http://www.motor.com/MAGAZINE/Pdf/072001_08.pdf
http://www.motor.com/MAGAZINE/Pdf/082001_08.pdf
http://www.motor.com/MAGAZINE/Pdf/092001_08.pdf
http://www.motor.com/MAGAZINE/Pdf/102001_08.pdf
http://www.motor.com/MAGAZINE/Pdf/112001_08.pdf

Someone whose Subaru has a loose crank pulley with related damage might consider printing out the articles and presenting them to a mechanic who did the previous timing belt work. :brow: It would seem that the owner shouldn't have to deal with the problem. Of course, whether the same mechanic can be trusted at this point is another story.


So, why can't I just bore two holes in the pulley that match the holes in the crankshaft sprocket and add two steel pins and tighten it well? That way I don't have to pull the timing belt off. I know this is a bit of a cludge but it seems to be a better idea than the way it was designed in the first place. Is there any reason not to do it this way?

There used to be a kit to repair the damage, similar in manner to what you're suggesting. Unfortunately, I can't seem to find a link to that now. Anyone else have info on this?

#14 Olnick

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Posted 24 September 2006 - 04:24 PM

There's an entire series from Motor magazine covering both the 2.2 and 2.5 timing belts. It includes some very specific claims about loose crank pulley bolts and the relationship to previous timing belt work; I'm sure you can guess what they said, but I'd suggest reading all the articles, as there is some good info in general. See:
http://www.motor.com/MAGAZINE/Pdf/072001_08.pdf
http://www.motor.com/MAGAZINE/Pdf/072001_08.pdf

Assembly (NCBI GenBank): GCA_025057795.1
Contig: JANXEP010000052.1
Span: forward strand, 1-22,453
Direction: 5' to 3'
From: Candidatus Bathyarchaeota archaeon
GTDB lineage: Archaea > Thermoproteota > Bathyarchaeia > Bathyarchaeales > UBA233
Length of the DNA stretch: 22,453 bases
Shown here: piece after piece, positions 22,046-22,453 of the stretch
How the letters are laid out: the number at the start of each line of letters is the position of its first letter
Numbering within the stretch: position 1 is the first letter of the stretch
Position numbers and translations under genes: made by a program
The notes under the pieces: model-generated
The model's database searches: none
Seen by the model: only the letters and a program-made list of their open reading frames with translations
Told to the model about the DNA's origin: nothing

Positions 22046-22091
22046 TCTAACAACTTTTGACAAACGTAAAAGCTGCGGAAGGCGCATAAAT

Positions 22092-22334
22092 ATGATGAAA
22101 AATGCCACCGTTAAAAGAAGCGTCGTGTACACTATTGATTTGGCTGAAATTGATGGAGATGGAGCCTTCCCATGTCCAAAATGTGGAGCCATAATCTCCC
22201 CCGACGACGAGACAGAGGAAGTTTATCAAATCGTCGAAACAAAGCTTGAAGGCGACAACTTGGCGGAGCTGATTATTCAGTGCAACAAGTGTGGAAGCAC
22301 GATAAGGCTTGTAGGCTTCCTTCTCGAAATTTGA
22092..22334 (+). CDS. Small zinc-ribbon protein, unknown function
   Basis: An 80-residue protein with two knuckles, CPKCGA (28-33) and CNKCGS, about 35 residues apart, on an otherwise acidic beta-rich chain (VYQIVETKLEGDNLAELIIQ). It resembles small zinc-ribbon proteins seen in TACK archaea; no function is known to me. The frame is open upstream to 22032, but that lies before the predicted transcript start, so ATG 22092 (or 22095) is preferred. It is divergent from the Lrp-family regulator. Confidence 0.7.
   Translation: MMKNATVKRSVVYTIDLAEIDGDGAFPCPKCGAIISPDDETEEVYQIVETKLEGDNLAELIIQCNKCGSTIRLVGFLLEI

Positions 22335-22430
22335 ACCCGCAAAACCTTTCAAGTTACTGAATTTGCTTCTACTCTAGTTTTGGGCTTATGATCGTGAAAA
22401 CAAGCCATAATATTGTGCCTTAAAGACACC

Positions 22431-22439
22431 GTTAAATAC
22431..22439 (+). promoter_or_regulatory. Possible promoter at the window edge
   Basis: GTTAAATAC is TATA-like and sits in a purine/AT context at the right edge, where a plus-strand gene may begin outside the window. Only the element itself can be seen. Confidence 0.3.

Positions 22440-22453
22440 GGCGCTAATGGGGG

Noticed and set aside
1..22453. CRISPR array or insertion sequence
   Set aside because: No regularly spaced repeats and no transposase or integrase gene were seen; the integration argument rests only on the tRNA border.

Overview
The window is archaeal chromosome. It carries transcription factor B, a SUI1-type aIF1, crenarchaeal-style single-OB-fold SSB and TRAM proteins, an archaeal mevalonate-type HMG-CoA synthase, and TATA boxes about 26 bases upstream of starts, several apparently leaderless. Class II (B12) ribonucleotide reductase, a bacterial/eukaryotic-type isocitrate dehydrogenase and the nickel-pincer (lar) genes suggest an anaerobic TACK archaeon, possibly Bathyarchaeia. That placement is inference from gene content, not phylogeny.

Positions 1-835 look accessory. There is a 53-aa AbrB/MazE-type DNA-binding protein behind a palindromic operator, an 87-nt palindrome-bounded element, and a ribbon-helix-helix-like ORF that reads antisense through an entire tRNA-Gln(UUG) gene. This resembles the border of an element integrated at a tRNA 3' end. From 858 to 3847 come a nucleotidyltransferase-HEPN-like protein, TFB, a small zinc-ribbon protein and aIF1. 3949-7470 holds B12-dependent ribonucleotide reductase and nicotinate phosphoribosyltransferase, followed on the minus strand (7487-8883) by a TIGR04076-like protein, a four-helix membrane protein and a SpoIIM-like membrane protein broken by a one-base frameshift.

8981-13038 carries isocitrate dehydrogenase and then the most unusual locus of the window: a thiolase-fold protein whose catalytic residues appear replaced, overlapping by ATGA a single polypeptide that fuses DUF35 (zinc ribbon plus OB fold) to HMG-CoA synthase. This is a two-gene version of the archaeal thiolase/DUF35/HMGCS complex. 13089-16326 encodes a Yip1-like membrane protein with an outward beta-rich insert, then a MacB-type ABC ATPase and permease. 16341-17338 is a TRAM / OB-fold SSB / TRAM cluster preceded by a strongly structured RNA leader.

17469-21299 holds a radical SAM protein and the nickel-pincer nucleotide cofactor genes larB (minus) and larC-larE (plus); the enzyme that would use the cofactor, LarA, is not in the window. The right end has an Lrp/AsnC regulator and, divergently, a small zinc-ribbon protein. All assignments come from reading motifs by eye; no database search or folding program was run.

http://www.motor.com/MAGAZINE/Pdf/092001_08.pdf
http://www.motor.com/MAGAZINE/Pdf/102001_08.pdf
http://www.motor.com/MAGAZINE/Pdf/112001_08.pdf


Thanks 99OBW--nice articles, well written. The author's style helps me understand the "why's" better.

(But I think the 2nd installment may be missing. The link calls up the 1st article again!)

#15 OB99W

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Posted 24 September 2006 - 05:09 PM

Thanks 99OBW--nice articles, well written. The author's style helps me understand the "why's" better.

(But I think the 2nd installment may be missing. The link calls up the 1st article again!)

Thanks; here's the correct link for the 2nd part (I also edited my post above, and gave you credit :) ).
http://www.motor.com/MAGAZINE/Pdf/082001_08.pdf

#16 guysk

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Posted 24 September 2006 - 05:17 PM

I just finished the modification of adding two pins in the crankshaft pulley to match the two holes in the crankshaft sprocket. I temporarily tighted the crank pulley (not full torque yet because I wanted to see if it worked first) and ran it with no belts on. The good news is that the pulley runs true with no wobble. But...

It idles smooth and runs smooth at any RPM. The problem is that I hear some ticking when I give it a little throttle and let it off. As the RPM drops through about 1000 or so, there is some significant tapping noise for about a second until the throttle stays at a consistant RPM. What is it? I don't know for sure but I don't think that noise was there before. I am not sure if I should put it back together and let it go or if I should find out if I have a more serious problem caused by the wobbly pully in the first place.

Here is how I did the mods in my non-machine shop. I never removed the timing belt, although it would have been easier, as I carefully measured the location of the holes in the crankshaft sprocket. Then I transfered the hole centers to the crank pully and drilled both holes on my drill press all the way through. The holes on the sprocket were slightly bigger than 1/4" but all I had for pins were some 1/4" bolts. The drilled hole size was whatever I needed so I could tap 1/4" threads into it, which I did. I cut the head and some of the threads off the bolts so that I could thread them all the way in to the non-threaded shaft of the bolt. The pin part is about an inch long. I used some blue locktight and tightened them into the crank pully very well. After that, I installed the pulley and viola, no wobble.

But I still have some noise...

#17 Mikevan10

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Posted 25 September 2006 - 11:23 AM